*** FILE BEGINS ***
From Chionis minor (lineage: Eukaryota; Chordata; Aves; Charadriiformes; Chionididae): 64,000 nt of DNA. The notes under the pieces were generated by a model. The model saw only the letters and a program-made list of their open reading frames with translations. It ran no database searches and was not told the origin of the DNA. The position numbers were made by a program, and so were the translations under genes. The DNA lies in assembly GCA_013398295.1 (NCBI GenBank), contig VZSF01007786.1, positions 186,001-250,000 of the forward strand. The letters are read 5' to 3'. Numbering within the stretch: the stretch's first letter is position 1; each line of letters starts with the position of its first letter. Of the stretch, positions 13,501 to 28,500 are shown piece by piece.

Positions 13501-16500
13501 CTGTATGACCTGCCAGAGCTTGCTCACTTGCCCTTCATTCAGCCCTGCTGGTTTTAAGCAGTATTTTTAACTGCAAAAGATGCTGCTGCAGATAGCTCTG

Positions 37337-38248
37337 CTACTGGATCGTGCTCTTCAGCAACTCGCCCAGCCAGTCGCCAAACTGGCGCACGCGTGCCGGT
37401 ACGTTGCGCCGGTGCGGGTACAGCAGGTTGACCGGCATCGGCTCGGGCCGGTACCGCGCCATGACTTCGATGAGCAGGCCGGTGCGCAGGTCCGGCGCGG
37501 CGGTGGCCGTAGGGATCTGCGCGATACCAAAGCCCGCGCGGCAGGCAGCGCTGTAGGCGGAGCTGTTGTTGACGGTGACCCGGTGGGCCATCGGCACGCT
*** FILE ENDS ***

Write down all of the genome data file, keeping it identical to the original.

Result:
From Chionis minor (lineage: Eukaryota; Chordata; Aves; Charadriiformes; Chionididae): 64,000 nt of DNA. The notes under the pieces were generated by a model. The model saw only the letters and a program-made list of their open reading frames with translations. It ran no database searches and was not told the origin of the DNA. The position numbers were made by a program, and so were the translations under genes. The DNA lies in assembly GCA_013398295.1 (NCBI GenBank), contig VZSF01007786.1, positions 186,001-250,000 of the forward strand. The letters are read 5' to 3'. Numbering within the stretch: the stretch's first letter is position 1; each line of letters starts with the position of its first letter. Of the stretch, positions 13,501 to 28,500 are shown piece by piece.

Positions 13501-16500
13501 CTGTATGACCTGCCAGAGCTTGCTCACTTGCCCTTCATTCAGCCCTGCTGGTTTTAAGCAGTATTTTTAACTGCAAAAGATGCTGCTGCAGATAGCTCTG

Positions 37337-38248
37337 CTACTGGATCGTGCTCTTCAGCAACTCGCCCAGCCAGTCGCCAAACTGGCGCACGCGTGCCGGT
37401 ACGTTGCGCCGGTGCGGGTACAGCAGGTTGACCGGCATCGGCTCGGGCCGGTACCGCGCCATGACTTCGATGAGCAGGCCGGTGCGCAGGTCCGGCGCGG
37501 CGGTGGCCGTAGGGATCTGCGCGATACCAAAGCCCGCGCGGCAGGCAGCGCTGTAGGCGGAGCTGTTGTTGACGGTGACCCGGTGGGCCATCGGCACGCT